I’m not always convinced that trying to replicate a “windows like” experience for a new user is the most important thing but it certainly can be in some cases, just like the way Mac and Windows do things in their individual environments differently and people adapt new users will be able to adapt to something like Gnome or KDE. As long as the the distro is intuitive with a decent amount of help built in or easily accessible I think it’s ok for a DE to be a completely different experience.

I have personally rolled out PopOS! to around 12 users within our company all with varied tech ability (but none really tech savy) not only have people not needed a ton of tech support (which surprised me) they have thrived and the consensus across the board has been that they feel more productive in Linux then when we ran windows.

I know people will have their reasons for loving or recommending certain DE’s/Distro’s and a case can be made for a ton of different options and in some cases I would likely recommended something other than PopOS! but as a starting point (for me at least) PopOS! is it.

I do like Arco, it’s the 1st non-Debian in my top 5 distros, and it’s there in case Debian decides to quit the distro business in a huff because people keep mispronouncing it’s name :grin:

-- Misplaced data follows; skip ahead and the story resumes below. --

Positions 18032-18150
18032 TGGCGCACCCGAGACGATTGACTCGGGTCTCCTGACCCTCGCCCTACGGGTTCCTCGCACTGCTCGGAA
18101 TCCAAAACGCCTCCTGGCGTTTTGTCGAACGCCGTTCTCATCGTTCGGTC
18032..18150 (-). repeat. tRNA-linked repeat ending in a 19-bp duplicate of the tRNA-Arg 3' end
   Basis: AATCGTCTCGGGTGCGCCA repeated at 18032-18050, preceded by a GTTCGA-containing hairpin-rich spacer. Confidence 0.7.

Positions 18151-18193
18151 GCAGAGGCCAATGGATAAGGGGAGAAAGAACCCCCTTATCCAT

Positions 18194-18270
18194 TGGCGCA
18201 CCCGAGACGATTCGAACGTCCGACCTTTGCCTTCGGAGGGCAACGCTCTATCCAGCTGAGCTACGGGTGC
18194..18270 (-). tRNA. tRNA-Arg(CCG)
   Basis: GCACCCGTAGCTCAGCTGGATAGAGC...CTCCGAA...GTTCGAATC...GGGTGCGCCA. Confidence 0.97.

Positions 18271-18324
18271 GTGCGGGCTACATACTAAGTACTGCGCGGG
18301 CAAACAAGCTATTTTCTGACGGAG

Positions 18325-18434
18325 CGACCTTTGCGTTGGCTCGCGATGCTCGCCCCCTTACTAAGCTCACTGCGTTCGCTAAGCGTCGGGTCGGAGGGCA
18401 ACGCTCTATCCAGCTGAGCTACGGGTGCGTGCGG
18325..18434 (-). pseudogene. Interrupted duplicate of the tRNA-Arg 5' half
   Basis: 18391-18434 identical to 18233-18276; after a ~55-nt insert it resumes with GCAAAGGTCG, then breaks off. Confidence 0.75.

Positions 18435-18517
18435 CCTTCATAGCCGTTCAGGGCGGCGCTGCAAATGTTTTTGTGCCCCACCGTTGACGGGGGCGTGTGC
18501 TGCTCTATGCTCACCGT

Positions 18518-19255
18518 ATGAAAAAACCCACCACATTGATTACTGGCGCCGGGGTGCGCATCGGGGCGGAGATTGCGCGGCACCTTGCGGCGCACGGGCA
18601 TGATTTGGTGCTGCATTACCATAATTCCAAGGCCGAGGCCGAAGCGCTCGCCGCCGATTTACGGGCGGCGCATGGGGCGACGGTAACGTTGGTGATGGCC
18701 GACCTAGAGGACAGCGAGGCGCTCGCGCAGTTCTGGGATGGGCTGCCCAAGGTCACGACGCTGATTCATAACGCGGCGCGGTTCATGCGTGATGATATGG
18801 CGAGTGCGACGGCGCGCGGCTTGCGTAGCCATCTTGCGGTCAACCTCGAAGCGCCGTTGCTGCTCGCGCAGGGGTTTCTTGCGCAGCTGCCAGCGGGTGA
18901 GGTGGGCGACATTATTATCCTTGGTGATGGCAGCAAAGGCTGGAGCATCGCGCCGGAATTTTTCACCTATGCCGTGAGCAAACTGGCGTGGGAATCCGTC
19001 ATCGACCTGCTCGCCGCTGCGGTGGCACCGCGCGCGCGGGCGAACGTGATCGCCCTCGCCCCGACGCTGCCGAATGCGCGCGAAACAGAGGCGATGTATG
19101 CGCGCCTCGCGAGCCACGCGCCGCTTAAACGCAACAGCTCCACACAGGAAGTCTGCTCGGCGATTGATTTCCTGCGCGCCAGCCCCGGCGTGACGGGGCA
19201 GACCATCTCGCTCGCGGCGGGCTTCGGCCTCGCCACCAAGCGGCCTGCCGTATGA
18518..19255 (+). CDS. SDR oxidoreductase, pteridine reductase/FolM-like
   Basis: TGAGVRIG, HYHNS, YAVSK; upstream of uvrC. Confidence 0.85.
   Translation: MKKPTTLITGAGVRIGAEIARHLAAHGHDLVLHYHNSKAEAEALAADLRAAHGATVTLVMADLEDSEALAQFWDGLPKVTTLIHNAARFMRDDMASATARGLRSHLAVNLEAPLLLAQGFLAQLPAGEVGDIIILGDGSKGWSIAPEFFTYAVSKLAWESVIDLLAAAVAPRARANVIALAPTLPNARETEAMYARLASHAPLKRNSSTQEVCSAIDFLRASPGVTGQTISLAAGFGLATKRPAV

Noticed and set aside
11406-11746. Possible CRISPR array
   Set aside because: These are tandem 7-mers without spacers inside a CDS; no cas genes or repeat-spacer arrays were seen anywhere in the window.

I still stand by Linux Mint as the most well-rounded. polished and new user friendly distro but having spent time with Zorin recently I can see being another option, particularly with the Ultimate edition providing multiple familiar layouts and support.

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I think that when it comes to directing noobs to their first Linux distro you have to know your guy.
Because, if the Debian/Ubuntu family seems like a given for stability and simplicity reasons, the DE really depends on whom you’re talking to.

I switched to Linux nearly 6 years ago and nearly went back to windows because Mint was just boring and ugly to me. Fedora and Gnome actually saved the day for me and hooked me firmly in the Linux world. Ever since when helping someone transition to Linux I always take to have them experienced multiple DE before recommending a Distro.

I really think that if people are enjoying their user experience and finding their computer interface nice and fun and different they’ll gloss over bumps or problems and actually go through the trouble of learning how to fix those because they’ll be having fun with their machine.

That said for someone just wanting to have something that works for browsing the internet or sending an email a week Mint or MX do just that they work.